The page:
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Q and A on cross site request forgeries and breaking into sessions. It's one of the attacks that XSS enables and the attack of the future. For Session, fixations, hijacking, lockout, replay, session riding etc.... 
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Xss worms and DDos
Posted by: Anonymous User
Date: December 01, 2006 04:05PM

If I wanted to take down a website, what JS code would be the most effective in order to do that ?

POST or GET, mass iframes or maybe new Image()'s ?

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Re: Xss worms and DDos
Posted by: WhiteAcid
Date: December 01, 2006 05:08PM

As if say creating XSS on a popular site (say digg or /.) which does something to tinysite.com? I imagine the best request to do would be to call a dynamic page (.php) which requires a lot of processing power, such as a registration page of search page.

Don't forget our IRC: irc://irc.irchighway.net/#slackers
-WhiteAcid - your friendly, very lazy, web developer

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Re: Xss worms and DDos
Posted by: maluc
Date: December 01, 2006 05:24PM

well.. the method of requesting you use is irrelevant.. DDoS works by two ways (really a combination of both)

Webservers have two resources.. processing resources (cpu/ram), and bandwidth resources (speed/maxtransfer). if you max any of those out, it should take it offline either temporary or until rebooted. if it's a small site, it may have a low 'max monthly transfer' bandwidth that you could use up and it could be offline for the rest of the month.

For big sites though, say a myspace.com .. the weakest link is often SQL database calls, and cpu-intensive PHP/Perl/Asp scripts. So surf the site.. and try to find the ones that probably return the most info from an SQL query or the script pages that take the longest to finish processing.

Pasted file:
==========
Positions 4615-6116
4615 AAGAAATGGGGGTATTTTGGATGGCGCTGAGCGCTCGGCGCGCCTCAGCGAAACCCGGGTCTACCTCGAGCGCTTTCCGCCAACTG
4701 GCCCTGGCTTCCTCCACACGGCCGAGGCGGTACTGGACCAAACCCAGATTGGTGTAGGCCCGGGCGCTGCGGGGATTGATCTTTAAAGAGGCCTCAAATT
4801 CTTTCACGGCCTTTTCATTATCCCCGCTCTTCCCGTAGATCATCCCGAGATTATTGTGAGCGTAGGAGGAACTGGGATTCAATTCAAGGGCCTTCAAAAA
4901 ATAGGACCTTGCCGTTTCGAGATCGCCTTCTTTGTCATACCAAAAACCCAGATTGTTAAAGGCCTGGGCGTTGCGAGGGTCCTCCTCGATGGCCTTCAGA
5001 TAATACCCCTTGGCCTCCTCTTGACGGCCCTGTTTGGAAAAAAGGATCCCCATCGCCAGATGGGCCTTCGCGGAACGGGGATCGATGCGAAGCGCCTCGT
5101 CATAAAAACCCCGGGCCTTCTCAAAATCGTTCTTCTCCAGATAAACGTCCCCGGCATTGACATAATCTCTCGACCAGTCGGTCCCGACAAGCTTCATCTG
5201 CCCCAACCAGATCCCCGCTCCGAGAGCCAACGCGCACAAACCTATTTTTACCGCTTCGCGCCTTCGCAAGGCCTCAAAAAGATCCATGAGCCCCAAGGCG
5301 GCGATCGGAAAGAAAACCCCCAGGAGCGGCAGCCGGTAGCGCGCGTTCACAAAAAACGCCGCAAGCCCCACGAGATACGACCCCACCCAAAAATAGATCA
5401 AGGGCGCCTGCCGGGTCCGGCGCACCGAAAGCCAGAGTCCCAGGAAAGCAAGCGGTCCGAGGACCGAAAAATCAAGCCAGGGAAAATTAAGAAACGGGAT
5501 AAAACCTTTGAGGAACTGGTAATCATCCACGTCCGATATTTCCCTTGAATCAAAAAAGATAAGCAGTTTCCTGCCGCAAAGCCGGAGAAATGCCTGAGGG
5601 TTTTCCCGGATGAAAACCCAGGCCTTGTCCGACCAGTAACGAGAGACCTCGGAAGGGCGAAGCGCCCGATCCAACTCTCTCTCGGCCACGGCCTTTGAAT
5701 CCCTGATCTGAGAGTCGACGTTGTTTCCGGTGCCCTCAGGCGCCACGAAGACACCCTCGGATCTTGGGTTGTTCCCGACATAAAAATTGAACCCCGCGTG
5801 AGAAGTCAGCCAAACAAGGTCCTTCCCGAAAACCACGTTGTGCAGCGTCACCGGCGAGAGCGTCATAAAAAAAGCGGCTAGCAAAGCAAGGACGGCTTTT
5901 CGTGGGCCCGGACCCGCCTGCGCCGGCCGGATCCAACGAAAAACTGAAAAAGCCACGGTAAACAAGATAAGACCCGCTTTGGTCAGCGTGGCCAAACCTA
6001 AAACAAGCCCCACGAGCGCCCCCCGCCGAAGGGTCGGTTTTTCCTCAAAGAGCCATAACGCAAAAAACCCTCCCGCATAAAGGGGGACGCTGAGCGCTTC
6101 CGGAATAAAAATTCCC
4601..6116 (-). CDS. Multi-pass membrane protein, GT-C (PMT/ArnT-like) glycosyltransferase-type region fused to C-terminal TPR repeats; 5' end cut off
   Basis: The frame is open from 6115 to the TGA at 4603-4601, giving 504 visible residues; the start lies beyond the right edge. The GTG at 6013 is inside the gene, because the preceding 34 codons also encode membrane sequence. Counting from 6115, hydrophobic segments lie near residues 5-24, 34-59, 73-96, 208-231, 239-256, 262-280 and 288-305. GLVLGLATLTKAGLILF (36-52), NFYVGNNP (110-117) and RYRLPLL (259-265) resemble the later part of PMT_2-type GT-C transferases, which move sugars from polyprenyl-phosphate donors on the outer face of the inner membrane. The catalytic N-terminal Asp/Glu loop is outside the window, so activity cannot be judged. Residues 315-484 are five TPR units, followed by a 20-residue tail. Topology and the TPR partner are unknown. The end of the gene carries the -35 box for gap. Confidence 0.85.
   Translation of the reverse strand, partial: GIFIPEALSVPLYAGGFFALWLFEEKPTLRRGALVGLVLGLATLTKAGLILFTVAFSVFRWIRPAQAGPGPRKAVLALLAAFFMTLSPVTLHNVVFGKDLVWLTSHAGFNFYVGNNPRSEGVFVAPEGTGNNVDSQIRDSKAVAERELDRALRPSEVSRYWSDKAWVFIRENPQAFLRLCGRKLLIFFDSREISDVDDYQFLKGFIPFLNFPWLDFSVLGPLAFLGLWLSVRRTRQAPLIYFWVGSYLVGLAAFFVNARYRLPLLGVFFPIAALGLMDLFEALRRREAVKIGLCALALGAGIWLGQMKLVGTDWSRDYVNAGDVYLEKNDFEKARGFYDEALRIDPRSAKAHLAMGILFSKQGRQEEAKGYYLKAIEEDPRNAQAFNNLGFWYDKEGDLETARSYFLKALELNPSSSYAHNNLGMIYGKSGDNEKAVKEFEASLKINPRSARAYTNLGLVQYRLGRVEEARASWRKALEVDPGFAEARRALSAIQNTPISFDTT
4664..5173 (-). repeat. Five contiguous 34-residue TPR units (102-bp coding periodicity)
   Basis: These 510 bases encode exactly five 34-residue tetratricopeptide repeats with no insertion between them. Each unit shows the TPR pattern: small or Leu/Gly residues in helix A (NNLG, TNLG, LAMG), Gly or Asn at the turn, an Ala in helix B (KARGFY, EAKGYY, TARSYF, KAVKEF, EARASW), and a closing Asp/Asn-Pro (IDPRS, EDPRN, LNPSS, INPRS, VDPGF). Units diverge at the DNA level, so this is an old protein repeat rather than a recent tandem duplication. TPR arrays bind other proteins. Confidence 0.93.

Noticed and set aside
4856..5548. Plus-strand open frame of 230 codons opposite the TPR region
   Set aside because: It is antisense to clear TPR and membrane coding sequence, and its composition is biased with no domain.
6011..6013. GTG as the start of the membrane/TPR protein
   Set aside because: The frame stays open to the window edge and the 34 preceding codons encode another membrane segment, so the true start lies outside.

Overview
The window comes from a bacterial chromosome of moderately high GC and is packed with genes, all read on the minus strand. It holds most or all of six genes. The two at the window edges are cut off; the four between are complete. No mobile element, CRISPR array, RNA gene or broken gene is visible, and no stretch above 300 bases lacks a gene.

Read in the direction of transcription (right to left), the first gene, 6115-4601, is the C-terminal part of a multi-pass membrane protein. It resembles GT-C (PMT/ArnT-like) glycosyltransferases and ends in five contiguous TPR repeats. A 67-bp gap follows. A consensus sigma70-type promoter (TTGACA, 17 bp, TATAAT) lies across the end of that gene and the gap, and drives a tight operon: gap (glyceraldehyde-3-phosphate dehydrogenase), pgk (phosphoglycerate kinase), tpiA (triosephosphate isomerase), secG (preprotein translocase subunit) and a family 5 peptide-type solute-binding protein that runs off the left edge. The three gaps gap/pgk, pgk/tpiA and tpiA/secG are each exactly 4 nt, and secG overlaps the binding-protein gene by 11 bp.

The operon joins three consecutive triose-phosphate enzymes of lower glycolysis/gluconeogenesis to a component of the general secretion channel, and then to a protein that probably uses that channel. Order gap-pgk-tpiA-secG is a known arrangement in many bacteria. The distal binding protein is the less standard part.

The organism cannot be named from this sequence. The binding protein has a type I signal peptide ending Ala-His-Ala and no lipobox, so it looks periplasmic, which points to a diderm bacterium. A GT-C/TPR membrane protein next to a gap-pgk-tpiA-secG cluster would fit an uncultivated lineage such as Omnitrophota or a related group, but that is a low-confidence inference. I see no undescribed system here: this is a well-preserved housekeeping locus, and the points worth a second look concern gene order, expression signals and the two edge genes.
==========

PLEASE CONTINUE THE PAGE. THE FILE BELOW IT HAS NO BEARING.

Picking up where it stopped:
So, get the clients to view as many of those as they can.. 2 at a time, adding 2 more as the previous finish.

Images and static pages get cached by the client.. so they aren't as effective since they only get called once. But if there's some that are large (250kb+) call each of them once too. they exhaust bandwidth, but not much processing resources

the best choice is often the search function.. with random queries that still return alot of results. throw them in two <iframe security=restricted onload="newSearchRequest(this)"> and call a new search when that one finishes..

-maluc

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Re: Xss worms and DDos
Posted by: rsnake
Date: December 03, 2006 08:15PM

The most effective ways I've found to take up large amounts of resources on machines is to do something insanely CPU intensive or bandwidth intensive. Bandwidth only works if your bandwidth is greater than theirs. That's why DDoS is the most common method for GET request floods. For a CPU hog you want to maximize the number of requests for the least possible bandwidth cost. Using a GET request but shutting down the connection as soon as possible (before letting the server return data to you) is ideal.

That leaves an open process waiting to send more data to you. This requires some custom programming but it's pretty effective. Further requesting a very resource intensive script will add to the effect. As I wrote in DoSing Search Engines writing a very complex AND request often does the trick, as that requires multiple selects against a dataset.